The architecture social calendar in New York includes a bewildering array of benefits, parties, fundraisers, and charity auctions. But the yearly event that brings out the most party loving architects is the Storefront for Art and Architecture‘s benefit and art auction. The Storefront always gets the most fabulous venues for its events and this year’s was beyond spectacular: the 1893 Bowery Savings Bank.
Lebbeus Woods was a powerful presence in New York City and in the world of architectural thinking and expression. It’s still unsettling to think he is no longer here to push and provoke the world of architecture towards a more thoughtful and challenging practice. Though his ethical voice (his projects and writing can still be explored at lebbeuswoods.wordpress.com) and the demanding worlds he created inside his drawings will no longer confront the major issues of the day we still have his drawings to remind us of his thinking and vision. The first major retrospective of Woods career will open at the Drawing Center in New York on April 16, 2014 and was organized by the San Francisco Museum of Modern Art and is currently in view at the Eli and Edythe Broad Art Museum at Michigan State University (through March 2, 2014).
Mario Botta: Architecture and Memory
Bechtler Museum of Modern Art
Through July 25, 2014
The architect Mario Botta is known for his postmodern or idiosyncratic country houses, churches, and institutional buildings in the Ticino region of Switzerland and Europe. He actually worked in the studio of Le Corbusier as a young man and his work is clearly indebted to Carlo Scarpa and, like many Italian architects of his generation, Louis Kahn. He has workedthroughout his career in a small regional outpost of Lugano and has stood against the mainstream of modern, commercial and avant-garde ideas and trends and produced buildings that can only be called “Bottan.”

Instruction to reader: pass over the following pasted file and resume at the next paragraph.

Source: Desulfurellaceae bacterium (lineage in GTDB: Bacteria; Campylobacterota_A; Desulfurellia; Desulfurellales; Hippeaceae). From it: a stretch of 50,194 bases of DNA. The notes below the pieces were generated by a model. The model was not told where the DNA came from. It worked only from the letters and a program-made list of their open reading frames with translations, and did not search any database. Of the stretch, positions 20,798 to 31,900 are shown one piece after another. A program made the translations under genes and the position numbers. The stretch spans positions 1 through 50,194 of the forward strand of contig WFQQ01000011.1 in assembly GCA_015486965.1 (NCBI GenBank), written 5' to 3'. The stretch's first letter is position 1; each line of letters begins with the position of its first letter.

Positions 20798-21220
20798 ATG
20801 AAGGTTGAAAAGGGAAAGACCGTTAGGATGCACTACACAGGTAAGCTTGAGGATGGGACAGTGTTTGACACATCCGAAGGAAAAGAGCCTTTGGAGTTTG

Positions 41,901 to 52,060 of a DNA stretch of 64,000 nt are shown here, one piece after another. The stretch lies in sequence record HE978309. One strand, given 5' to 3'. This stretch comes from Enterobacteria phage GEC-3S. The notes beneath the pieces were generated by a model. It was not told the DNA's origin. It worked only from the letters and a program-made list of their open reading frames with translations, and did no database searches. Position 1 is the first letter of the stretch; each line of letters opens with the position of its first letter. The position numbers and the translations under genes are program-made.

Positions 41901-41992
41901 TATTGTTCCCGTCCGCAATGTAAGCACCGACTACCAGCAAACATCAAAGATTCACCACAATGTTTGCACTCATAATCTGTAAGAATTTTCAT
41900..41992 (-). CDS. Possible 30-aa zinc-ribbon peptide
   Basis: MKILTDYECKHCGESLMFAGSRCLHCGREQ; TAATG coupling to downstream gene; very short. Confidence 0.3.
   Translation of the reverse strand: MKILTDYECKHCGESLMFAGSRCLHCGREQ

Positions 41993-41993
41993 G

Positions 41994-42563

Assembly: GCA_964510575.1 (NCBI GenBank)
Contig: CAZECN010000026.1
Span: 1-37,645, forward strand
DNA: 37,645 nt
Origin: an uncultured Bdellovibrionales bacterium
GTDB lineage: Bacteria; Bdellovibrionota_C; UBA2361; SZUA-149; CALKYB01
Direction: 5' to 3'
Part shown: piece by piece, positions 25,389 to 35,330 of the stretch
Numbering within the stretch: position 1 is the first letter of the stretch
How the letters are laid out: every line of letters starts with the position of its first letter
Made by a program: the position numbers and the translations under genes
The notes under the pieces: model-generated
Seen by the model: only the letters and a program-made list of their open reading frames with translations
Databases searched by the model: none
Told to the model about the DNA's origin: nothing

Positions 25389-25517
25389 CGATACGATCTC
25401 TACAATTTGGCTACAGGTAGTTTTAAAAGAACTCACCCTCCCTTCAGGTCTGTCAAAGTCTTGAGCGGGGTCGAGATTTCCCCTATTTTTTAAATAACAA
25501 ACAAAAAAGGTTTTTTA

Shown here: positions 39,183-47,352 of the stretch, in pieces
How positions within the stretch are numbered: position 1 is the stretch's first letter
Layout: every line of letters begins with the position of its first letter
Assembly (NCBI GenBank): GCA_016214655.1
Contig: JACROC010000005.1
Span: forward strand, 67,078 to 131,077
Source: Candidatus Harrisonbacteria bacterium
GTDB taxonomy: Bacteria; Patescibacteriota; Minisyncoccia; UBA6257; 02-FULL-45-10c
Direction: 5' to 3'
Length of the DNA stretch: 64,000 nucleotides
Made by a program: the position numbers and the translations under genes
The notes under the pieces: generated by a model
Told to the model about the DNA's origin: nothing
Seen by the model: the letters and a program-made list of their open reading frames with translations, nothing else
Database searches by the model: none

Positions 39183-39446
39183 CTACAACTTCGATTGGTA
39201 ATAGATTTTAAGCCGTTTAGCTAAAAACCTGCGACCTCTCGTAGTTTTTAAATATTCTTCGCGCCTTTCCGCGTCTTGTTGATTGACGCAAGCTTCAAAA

With important, large planning projects—like the Domino Sugar redevelopment in Brooklyn—still awaiting approvals from the agency, and with heads of the Department of Design and Construction and Landmarks Preservation gone or on the way out, New York City desperately needs leadership from these city departments. But, when will New York’s new Mayor Bill de Blasio finally appoint a director of city planning?
The California College of the Arts (CCA) was founded in 1907 by Frederick Meyer, a German arts and crafts cabinetmaker and did not have an architecture program until the 1980s. However it has been making great strides in the past 10 years to become more of a presence on the international art and design stage. But like all schools it struggles with rising fees and costs to educate young people so it has come up with Blueprints, Blue Jeans & Bluegrass, a fundraiser that will take place in its fantastic San Francisco campus.
The party will honor Art Gensler the founder of the San Francisco firm that bares his name. All net proceeds from the gala will go to scholarships for talented and deserving students at CCA. The event takes place on March 26 and features a complete dinner, fancy cocktails and Bluegrass music. I want to fly out to San Francisco just to attend the Blueprints.
While architects are often accused of wanting to be artists (albeit ones with wealthy clients) artists are also sometimes guilty of wanting to be architects. There are, of course, artists whose work crosses into architectural themes like James Casebere and Ernesto Neto to name only two but there are artists who want to actually build. Think of Donald Judd in Marfa, Ai Weiwei, Olafur Eliasson, and now Damien Hirst.